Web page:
You will also need to check for bounty land warrants. The best description of the bounty land process that I have found is in E. Wade Hone’s Land and Property Research in the United States (Ancestry, 1997), and I recommend reading that chapter prior to doing your bounty land research. A major resource is Lloyd DeWitt Bockstruck’s Revolutionary War Bounty Land Grants Awarded by State Governments (Genealogical Publ. Co., 2006). State archive websites may include detailed information and/or digital images of such records.
3. Background Information.
A variety of resources are available to assist you in understanding your ancestor, the military world in which he may have served, and the historical background of the war, as well as in improving your research skills.
Locating Your Revolutionary War Ancestor: A Guide to Military Records by James C. and Lila L. Neagles (Everton, 1983).
The Pictorial Field Book of the Revolution by Benson Lossing (Harper, 1850; available on CD from Heritage Books).
Encyclopedia of the American Revolution by Mary Mayo Boatner (Atheneum, 1994).
Resolutions, Laws, and Ordinances Relating to the Officers and Soldiers of the Revolution. (Genealogical Publ. Co., 1998; currently on sale)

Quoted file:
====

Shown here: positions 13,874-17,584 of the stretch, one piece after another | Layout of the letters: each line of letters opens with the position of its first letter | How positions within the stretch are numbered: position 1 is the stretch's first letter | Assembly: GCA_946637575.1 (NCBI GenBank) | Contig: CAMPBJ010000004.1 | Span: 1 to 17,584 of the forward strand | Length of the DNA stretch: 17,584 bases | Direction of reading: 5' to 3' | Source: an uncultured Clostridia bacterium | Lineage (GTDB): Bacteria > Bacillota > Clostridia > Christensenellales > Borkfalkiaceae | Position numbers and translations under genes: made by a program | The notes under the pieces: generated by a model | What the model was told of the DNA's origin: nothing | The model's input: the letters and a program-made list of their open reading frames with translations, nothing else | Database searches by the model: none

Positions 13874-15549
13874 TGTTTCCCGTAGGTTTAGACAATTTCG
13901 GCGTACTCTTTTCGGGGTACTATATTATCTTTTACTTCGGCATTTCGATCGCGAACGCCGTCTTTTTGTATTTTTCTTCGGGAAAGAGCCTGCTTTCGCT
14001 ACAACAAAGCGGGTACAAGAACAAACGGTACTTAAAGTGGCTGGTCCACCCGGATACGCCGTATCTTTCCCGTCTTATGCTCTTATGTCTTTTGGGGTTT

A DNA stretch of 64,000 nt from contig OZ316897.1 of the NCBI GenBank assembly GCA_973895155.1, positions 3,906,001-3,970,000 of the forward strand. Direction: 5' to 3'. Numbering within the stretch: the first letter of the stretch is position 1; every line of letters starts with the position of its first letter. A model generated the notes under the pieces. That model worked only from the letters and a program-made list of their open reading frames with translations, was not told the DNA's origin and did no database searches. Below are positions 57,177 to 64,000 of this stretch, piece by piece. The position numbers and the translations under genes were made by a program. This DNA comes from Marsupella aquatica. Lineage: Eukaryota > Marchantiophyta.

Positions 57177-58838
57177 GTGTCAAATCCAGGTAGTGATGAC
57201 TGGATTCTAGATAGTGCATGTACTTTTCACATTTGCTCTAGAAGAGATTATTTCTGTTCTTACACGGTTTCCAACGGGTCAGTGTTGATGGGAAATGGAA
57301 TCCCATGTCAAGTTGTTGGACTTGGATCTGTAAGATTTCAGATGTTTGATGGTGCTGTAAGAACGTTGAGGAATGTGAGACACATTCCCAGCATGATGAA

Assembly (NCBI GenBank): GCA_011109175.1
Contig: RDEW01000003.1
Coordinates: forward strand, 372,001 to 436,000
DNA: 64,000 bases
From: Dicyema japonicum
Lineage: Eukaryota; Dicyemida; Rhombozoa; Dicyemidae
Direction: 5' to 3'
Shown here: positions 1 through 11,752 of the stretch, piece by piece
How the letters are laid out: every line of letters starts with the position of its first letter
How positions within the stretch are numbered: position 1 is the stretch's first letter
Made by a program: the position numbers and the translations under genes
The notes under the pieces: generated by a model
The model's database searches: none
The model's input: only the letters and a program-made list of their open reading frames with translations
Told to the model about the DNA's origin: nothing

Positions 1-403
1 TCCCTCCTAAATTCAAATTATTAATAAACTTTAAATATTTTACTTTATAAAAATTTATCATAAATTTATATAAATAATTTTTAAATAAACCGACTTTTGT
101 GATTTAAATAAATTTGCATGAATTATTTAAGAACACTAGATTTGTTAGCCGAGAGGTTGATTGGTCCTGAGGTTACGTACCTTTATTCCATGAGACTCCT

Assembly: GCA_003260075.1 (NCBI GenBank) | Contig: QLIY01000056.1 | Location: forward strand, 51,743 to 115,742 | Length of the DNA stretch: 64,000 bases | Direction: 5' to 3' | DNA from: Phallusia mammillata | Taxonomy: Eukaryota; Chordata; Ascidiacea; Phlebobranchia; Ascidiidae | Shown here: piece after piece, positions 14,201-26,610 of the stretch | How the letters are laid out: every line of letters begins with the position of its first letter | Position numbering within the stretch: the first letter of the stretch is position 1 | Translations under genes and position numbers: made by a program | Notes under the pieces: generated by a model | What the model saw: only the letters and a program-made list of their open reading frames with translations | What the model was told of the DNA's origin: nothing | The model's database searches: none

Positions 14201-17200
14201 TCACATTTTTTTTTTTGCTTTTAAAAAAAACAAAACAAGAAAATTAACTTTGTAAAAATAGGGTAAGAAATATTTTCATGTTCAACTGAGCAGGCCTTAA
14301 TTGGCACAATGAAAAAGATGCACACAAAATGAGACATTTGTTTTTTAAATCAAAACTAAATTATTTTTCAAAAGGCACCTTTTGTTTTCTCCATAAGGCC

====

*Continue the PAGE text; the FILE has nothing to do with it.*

Americans of 1776. Daily Life in Revolutionary America by James Schouler (Clearfield Co., 2007; currently out of print)
4. Teachers’ Guides.
An online fifth grade curriculum guide includes interactive tools for teachers to use with students, including a webquest simulation, writing assignments, battle site tours, and more. This guide can be found online. A revolutionary war site provided by Historycentral bills itself as the “most complete site on the web on the Revolutionary War.” It includes first hand battle accounts, biographies, stories and legends, and documents as well as both student and teacher guides.
A lot to think about as you enjoy your hamburgers and fireworks!